As a starting point, we introduced a new configuration to allow a query to materialize all exchanges (
exchange_materialization_strategy). In the future, whether to materialize exchanges can be decided by Cost-Based Optimizer, or even user hints, in order to seek a better trade-off between reliability and efficiency.
For more details, please see the design doc at #12387.
Recoverable Grouped Execution
Grouped execution also enables partial query failure recovery, as now each lifespan of the query is independent and can be retried independently. As illustrated in the following figure:
For more details, please see the design doc at #12124
We are also thinking about the following future work:
Fault-Tolerant Exchange Execution
- With exchange materialization and recoverable grouped execution, the only reason that a single worker failure can fail the query is during the exchange stage.
- The long term, the solution is to implement MapReduce-style shuffle, or integrate with a fault-tolerant distributed shuffle service such as Cosco or Crail.
- The short term plan is to support recoverability for each execution section. Thus the query can restart from the last checkpoint instead of the beginning.
Reliable and Scalable Coordinator
- The coordinator becomes a single point of failure once query execution can survive worker failures.
- Coordinator high-availability and scalability is a crucial future work for Presto Unlimited project.
Resource Management for Presto Unlimited
- With more larger queries onboard we need to actively monitor whether the current resource management needs improvement and adapt to the potential workload shifts introduced by Presto Unlimited.
- Lifespan provides a unit for resource management at fine granularity in addition to being a smaller unit of retry. This opens opportunities for fine-grained resource management.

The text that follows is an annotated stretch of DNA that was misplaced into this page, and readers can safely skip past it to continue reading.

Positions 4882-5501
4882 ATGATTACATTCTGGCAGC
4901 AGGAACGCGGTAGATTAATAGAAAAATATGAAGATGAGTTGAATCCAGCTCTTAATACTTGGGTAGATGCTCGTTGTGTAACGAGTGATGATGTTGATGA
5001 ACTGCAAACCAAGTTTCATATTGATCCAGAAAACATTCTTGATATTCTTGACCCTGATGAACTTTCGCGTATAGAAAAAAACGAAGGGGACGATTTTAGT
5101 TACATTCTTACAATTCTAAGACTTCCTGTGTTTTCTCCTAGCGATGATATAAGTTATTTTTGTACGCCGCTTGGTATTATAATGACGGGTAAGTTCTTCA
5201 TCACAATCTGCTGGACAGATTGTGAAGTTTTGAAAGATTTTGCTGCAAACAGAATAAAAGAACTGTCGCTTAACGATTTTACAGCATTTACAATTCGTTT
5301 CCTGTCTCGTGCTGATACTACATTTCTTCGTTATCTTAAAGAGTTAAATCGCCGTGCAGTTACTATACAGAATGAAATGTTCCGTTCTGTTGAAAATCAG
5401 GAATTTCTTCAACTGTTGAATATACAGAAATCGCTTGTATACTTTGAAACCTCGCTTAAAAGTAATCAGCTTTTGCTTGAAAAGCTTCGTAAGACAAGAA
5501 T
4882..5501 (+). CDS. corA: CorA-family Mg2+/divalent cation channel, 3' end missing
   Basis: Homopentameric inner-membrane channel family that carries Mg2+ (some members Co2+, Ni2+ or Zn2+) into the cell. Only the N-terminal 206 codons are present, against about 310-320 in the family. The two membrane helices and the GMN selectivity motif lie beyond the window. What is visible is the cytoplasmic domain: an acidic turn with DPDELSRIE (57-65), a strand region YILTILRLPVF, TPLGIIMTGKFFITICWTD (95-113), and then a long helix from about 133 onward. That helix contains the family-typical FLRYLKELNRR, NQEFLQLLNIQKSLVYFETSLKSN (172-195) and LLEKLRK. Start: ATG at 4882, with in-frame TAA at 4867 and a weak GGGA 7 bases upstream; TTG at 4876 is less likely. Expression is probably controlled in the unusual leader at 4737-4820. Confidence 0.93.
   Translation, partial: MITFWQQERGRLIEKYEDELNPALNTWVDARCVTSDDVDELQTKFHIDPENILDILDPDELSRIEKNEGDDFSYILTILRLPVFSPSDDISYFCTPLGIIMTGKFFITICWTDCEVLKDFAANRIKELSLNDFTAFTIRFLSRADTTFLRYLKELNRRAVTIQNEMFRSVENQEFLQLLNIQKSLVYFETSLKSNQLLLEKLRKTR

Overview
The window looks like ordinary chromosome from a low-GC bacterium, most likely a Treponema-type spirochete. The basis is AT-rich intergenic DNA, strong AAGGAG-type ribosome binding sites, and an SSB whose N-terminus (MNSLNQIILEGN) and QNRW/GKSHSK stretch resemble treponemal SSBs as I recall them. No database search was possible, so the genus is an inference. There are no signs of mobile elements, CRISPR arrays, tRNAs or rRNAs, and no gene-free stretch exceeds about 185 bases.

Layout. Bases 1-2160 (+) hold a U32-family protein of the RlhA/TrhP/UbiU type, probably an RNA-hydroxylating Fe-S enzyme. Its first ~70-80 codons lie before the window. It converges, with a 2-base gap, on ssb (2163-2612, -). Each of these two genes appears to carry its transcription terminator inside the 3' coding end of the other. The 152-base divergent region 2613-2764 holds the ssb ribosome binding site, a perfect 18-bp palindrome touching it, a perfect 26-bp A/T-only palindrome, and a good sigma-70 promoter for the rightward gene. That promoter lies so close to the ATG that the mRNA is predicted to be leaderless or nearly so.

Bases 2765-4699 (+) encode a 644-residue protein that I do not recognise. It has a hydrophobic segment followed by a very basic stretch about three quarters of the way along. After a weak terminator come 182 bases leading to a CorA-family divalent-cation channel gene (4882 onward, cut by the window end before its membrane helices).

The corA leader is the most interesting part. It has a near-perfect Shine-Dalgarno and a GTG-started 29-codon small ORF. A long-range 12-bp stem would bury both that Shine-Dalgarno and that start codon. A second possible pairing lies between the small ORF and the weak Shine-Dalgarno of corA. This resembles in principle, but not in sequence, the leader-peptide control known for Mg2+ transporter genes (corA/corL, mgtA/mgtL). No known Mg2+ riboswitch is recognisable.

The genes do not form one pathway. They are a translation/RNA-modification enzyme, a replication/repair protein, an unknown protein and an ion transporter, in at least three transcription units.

Parallel Databases Meet MapReduce
With Presto Unlimited, Presto executes large ETL queries in a similar way to MapReduce. Consider the following simple aggregation query:
SELECT custkey, SUM(totalprice) FROM orders GROUP BY custkey
The following figure illustrates how the query will be executed with Presto Unlimited:
In comparison, here is how the query will be executed without Presto Unlimited:
Spilling is used in parallel databases to support memory-intensive queries [5, 7]. Note spilling and Presto Unlimited leverage the same fundamental idea: first partition data into intermediate result, and operate on a small chunk of data at a time to reduce peak memory usage. Spilling does this in a lazy fashion: it only writes intermediate data when the join/aggregate is running out of memory, while Presto Unlimited eagerly materializing intermediate results prior to the join/aggregation execution. This MapReduce-style execution also allows much easier fault-tolerance implementation, as each partition can be retried independently.
During the last decade, the standard approach to support SQL at scale is to build parallel database on a MapReduce-like runtime: Tenzing , Hive , SCOPE , SparkSQL , F1 Query , etc.
To the best of our knowledge, Presto Unlimited is the first attempt to meet parallel database and MapReduce in a different direction, as it brings MapReduce-style execution to the parallel database.